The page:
Since the onset of the coronavirus pandemic, we’ve all learned that six feet is the ideal distance to keep away from others and help slow the spread of the disease.
But when you’re traveling in a car, staying six feet away from other passengers is difficult, if not impossible, depending on the vehicle.
And although the Centers for Disease Control and Prevention (CDC) says people should avoid cars with people who aren’t in your household, traveling by car with those who aren’t in your bubble is sometimes unavoidable.
While it may seem like there aren’t any solutions to prevent COVID from spreading in a car, researchers at Brown University say reducing the spread of aerosol transmissions is feasible by simply rolling down a window.
Over the weekend, a group of Brown University researchers published a study looking at airflow patterns inside a car using computer models to see if there were ways to reduce aerosol transmissions while sharing a ride.
The study played out scenarios for a compact car with two people in it: a driver and one person sitting in the back row behind the passenger seat. When the heater was on in the vehicle and the windows were up, aerosols were also trapped, circulating between the two.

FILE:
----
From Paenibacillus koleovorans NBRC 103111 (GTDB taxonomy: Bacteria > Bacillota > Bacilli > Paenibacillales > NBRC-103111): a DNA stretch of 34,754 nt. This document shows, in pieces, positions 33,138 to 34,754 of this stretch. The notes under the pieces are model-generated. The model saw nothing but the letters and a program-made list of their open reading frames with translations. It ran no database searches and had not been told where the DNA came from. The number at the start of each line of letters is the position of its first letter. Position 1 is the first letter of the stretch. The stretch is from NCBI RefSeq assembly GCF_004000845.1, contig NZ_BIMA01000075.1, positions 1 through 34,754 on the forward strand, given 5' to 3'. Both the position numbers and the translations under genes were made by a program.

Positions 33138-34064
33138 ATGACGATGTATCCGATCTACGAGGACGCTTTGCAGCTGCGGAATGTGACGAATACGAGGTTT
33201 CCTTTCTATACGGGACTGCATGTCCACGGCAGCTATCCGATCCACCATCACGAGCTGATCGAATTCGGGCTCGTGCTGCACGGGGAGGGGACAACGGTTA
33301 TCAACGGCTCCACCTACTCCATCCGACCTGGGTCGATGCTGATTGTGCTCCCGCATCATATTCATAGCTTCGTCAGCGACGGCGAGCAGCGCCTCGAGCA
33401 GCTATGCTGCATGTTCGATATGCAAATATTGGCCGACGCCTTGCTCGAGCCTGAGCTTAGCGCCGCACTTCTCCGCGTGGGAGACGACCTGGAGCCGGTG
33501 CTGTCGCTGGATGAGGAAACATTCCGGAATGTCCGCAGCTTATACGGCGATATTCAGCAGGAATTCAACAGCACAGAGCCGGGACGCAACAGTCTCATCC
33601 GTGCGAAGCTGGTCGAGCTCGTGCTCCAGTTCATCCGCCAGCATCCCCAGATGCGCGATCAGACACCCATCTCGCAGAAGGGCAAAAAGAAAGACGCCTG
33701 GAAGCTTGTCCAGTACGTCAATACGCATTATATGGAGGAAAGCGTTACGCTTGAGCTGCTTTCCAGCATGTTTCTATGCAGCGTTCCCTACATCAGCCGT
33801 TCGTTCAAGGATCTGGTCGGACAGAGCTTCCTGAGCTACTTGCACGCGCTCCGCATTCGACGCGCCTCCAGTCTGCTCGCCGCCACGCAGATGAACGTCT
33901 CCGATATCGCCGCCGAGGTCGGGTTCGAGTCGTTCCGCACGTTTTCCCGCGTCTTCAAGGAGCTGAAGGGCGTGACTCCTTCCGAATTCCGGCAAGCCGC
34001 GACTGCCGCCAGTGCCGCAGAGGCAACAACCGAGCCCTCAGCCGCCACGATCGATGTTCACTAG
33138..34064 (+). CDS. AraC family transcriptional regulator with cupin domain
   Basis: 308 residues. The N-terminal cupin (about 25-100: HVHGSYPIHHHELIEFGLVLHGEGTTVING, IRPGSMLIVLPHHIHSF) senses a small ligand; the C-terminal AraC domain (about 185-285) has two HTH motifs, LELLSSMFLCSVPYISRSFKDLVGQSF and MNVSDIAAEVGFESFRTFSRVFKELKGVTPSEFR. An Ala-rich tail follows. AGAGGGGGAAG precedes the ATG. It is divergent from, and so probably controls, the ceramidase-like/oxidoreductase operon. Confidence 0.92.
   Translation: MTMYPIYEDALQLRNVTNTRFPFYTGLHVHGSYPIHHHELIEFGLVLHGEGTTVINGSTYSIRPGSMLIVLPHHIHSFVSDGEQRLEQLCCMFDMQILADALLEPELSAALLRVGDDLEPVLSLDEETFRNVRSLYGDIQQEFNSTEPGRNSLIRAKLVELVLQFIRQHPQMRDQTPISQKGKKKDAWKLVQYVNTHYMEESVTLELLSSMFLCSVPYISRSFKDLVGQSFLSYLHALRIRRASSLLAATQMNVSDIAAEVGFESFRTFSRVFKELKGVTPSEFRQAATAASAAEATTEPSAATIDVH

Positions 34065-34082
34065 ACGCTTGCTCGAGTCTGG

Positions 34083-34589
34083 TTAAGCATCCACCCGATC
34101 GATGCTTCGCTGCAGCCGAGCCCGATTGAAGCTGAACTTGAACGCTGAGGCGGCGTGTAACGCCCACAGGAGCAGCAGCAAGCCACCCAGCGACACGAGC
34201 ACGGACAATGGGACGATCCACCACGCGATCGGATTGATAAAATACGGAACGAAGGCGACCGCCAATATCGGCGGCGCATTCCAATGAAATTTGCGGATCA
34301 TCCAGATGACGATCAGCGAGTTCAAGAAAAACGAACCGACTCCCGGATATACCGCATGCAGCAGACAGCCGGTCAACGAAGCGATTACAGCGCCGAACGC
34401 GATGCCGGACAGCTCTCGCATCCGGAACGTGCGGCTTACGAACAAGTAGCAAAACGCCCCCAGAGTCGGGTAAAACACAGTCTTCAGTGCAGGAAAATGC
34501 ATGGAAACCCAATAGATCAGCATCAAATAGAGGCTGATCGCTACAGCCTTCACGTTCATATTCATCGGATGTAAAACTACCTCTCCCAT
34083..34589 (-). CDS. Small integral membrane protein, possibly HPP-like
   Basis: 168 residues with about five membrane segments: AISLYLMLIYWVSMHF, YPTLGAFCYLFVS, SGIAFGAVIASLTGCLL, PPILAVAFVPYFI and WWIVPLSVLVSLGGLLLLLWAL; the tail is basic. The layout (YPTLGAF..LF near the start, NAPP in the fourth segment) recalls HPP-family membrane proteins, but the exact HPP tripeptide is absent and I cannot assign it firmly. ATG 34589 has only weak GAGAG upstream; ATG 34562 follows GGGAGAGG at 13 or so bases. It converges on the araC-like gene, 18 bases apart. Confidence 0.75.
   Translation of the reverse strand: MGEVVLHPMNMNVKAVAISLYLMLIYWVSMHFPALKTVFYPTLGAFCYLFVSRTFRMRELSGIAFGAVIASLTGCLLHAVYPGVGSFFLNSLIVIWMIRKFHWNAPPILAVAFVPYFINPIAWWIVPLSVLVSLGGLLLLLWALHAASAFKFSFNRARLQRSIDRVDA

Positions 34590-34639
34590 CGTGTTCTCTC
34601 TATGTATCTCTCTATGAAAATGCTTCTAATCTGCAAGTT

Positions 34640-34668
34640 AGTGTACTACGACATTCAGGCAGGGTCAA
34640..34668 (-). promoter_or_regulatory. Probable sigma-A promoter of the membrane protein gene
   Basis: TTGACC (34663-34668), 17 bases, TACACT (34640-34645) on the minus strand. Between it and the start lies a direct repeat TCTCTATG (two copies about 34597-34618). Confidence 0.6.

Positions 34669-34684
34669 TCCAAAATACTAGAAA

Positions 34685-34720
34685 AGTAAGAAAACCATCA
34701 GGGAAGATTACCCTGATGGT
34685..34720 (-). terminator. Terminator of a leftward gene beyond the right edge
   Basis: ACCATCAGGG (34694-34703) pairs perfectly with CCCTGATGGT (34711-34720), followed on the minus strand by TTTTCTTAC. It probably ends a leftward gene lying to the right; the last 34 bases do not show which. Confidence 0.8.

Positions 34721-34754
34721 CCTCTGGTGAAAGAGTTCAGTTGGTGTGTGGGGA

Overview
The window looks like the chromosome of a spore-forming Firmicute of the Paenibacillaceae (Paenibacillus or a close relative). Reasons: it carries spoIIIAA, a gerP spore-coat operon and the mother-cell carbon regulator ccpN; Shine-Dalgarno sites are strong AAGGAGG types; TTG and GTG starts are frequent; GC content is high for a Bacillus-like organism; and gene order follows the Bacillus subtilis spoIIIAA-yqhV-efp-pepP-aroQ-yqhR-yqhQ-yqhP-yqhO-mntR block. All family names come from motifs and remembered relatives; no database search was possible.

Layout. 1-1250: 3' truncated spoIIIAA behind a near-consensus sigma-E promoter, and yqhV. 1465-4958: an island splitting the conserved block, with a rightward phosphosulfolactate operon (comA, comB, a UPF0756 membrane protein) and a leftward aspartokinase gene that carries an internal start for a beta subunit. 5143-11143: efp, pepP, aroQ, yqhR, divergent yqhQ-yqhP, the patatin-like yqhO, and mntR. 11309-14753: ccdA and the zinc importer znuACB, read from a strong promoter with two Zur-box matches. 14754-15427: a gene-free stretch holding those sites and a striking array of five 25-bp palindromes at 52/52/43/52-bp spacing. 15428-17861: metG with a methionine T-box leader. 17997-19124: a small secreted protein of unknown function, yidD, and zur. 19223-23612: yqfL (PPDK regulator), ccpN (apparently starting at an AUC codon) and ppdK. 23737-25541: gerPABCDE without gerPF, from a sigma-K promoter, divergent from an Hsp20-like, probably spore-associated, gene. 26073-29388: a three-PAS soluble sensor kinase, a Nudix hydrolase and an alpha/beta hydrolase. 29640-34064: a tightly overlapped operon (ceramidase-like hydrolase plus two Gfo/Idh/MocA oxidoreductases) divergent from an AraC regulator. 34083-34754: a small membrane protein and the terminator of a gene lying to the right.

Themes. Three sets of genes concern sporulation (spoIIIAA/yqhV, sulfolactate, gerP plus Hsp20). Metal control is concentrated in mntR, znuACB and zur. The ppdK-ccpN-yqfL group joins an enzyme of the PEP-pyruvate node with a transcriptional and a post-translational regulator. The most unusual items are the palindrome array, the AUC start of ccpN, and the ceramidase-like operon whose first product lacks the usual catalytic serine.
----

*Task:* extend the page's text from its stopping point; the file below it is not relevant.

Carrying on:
“When the windows are up, that was the lowest level of ventilation that we observed compared with the windows open,” said Brown University researcher Kenny Breuer.
Also, researchers found that blasting the car’s air conditioner or heater didn’t circulate air nearly as well as opening a few windows, which was the most effective way to diffuse aerosol particles.
“That’s not surprising because we would expect that the more windows are open, the more circulation of air there is and the easier it is to flush any contaminants out of the car,” said Breuer.
But during these cold winter months, while it makes sense to open the window closest to you, the Brown University study found that opening the window across from you actually helps optimize the airflow more, although their findings may change depending on the type of car and number of passengers.
If there is one driver and one rear passenger in a compact car, for example, the study recommends opening the front passenger window and the window behind the driver.
The CDC also recommends sitting as far apart as possible while in a car, and says wearing face masks in any confined space, including cars, is crucial.
Infectious disease experts also say that more research still needs to be done.
“We definitely need more studies to actually assess what this means in terms of the transmissibility of the virus to people inside the vehicle,” said Dr. Gavin Harris, assistant professor of infectious diseases at Emory University.